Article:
The best way to get around Ratanakiri Province is by motorcycle, either by renting one and then driving it yourself, or by hiring one of the ubiquitous motodop drivers hanging all around town. Be mindful that almost no one outside the town will speak English, so it may be a good idea to hire a guide to go with you to some of the villages. Also, going alone into the indigenous villages may offend them at religious occasions, such as when they close the village and hold ceremonies to please the spirits.
- You can possibly rent bicycles near the roundabout. Sometimes they are unavailable, and one shop is quite strict about taking passports as deposit. It is better instead to go do Bona Tours, just southeast of the roundabout. They have motorbikes and bicycles, and Mr. Bona is a friendly, English-speaking owner. Banlung Balcony, formerly Lakeview Lodge, also has bikes for rent for USD1.
- For motorbike rentals, there is a shop on the highway just west of the roundabout, the Ratanak Hotel, a shop near Tribal Hotel, or most guesthouses. Readily available are the smaller 125 cc semi-step through bikes for about USD5-7/day. These are the types that you will be seeing many Khmer driving. If you'd prefer a bigger bike, they can obtain a 250 cc bike for USD10/day.
- You can also rent trucks or 4 x 4 vehicles for USD30-50/day, and renting a car with a driver is usually helpful. This rent can be organized by various hotels and restaurants, and at Parrot tours. For bigger groups Dutch Co & Co and Terres Rouges Lodge rent a Landcruiser with driver/guide which can carry up to 8 persons although it is a bit more expensive.
- Most guesthouses will arrange guides and these generally get good reviews. A number of shop front tour shops have sprung up since early 2009.
Banlung is near several spectacular natural attractions, including waterfalls, lakes, natural parks and hill tribe villages.
- Mining Tour. As evident from the number of gem dealers in town, Ratanakiri Province is a significant gem mining area. Miners work in the Bokeo mines about 36 km from the town extracting the gems which sometimes are sold in Banlung's market. For more tour information, ask your guesthouse.
- Rubber Plantations. There are a few large rubber plantations on the way to the waterfalls .
- Virachey National Park (37 km northeast of town and borders Laos and Vietnam). It's chock full of jungle and mountains, and hasn't been completely explored yet. Not all areas of the park are accessible in the wet season. The Ministry of Environment (Biodiversity and Protected Areas Management Project) offers jungle treks into the park, guided by a park ranger and community guide. Their office is located near Banlung centre.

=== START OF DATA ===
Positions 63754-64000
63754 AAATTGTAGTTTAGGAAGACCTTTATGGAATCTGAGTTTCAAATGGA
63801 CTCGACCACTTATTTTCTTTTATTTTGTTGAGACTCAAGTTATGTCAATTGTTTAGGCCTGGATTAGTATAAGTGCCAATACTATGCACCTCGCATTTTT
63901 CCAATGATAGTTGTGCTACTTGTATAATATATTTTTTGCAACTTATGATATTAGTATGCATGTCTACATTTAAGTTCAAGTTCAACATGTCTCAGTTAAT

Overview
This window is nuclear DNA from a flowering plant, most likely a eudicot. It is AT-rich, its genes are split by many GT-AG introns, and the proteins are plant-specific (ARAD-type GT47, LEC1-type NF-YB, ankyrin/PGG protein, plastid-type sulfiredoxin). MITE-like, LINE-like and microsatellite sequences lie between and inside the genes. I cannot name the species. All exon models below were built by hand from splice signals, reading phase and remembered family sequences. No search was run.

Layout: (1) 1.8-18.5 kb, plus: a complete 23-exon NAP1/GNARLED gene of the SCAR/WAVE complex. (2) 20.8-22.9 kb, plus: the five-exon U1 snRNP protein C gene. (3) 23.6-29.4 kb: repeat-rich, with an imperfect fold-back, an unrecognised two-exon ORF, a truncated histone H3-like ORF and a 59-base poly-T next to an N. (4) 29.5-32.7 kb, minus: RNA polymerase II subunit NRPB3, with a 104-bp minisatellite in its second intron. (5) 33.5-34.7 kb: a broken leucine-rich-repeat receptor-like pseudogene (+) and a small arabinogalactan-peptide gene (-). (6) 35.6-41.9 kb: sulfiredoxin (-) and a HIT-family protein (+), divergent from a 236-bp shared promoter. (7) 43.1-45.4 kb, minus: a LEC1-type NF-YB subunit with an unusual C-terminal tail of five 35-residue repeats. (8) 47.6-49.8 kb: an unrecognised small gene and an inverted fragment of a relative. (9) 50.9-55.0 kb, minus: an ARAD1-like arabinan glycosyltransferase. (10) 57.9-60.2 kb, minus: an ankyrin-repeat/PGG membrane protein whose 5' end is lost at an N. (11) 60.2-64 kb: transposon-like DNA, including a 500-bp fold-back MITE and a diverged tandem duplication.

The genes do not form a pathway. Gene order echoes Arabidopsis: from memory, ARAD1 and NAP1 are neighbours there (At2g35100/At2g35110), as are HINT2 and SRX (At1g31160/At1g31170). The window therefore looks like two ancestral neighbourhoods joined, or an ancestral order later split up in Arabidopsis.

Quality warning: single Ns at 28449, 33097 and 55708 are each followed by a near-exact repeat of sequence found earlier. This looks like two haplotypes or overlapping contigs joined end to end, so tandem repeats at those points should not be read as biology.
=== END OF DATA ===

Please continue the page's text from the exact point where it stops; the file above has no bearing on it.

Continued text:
- Wat Rahtanharahm (About 1 km out of town at the base of Eisey Patamak Mountain). There is a large reclining Buddha with a spectacular view of the surrounding countryside located past the wat and about half a kilometre up the hill .
- Waterfalls. There are several local waterfalls, and they are best seen during the rainy season when the water volume is at its highest and the vegetation is lush and green. Cha Ong is the most visited waterfall in the area, and is 18 m high. The rock area behind the waterfall has been eroded away over the centuries by the waterfall, thus allowing you to walk behind the fall. Kan Chang is another fall, which is approximately 7 m in height and empties into a large pool in which it is possible to swim. Ka Tieng is a third waterfall, 10 m tall, in the jungle which also allows swimming. Further out from town are Ou'Sean Lair Waterfall (about 26 km SE) with 4 tiers, Ou'Sensranoh Waterfall (about 9 km SE and 18 m high), Veal Rum Plan stone field (about 14 km N) and another crater lake (about 35 km SE). Each of these charge a 2,000 riel entry fee in addition to whatever you shell out to get there in the first place..
- Yeak Laom Volcanic Lake. A 700,000 year old volcanic crater lake in the Yeak Laom (Yaklom) Commune Protected Area. The lake itself, as well as the surrounding areas, are considered sacred by the local tribal minorities, and many a legend abound about this lake. There are docks on the lake, and swimming and picnicking are options here. There is also a hiking trail which winds around the lake. Along the trail there is a visitors centre displaying some objects and folklore of the local hill tribes. 4,000 riel (USD1).
- Go on a rafting trip or jungle trek, visit a hill tribe cemetery, 7-tiered waterfall and mining villages with a local guide. These can be tailored to your taste but can be expensive for only one or two people.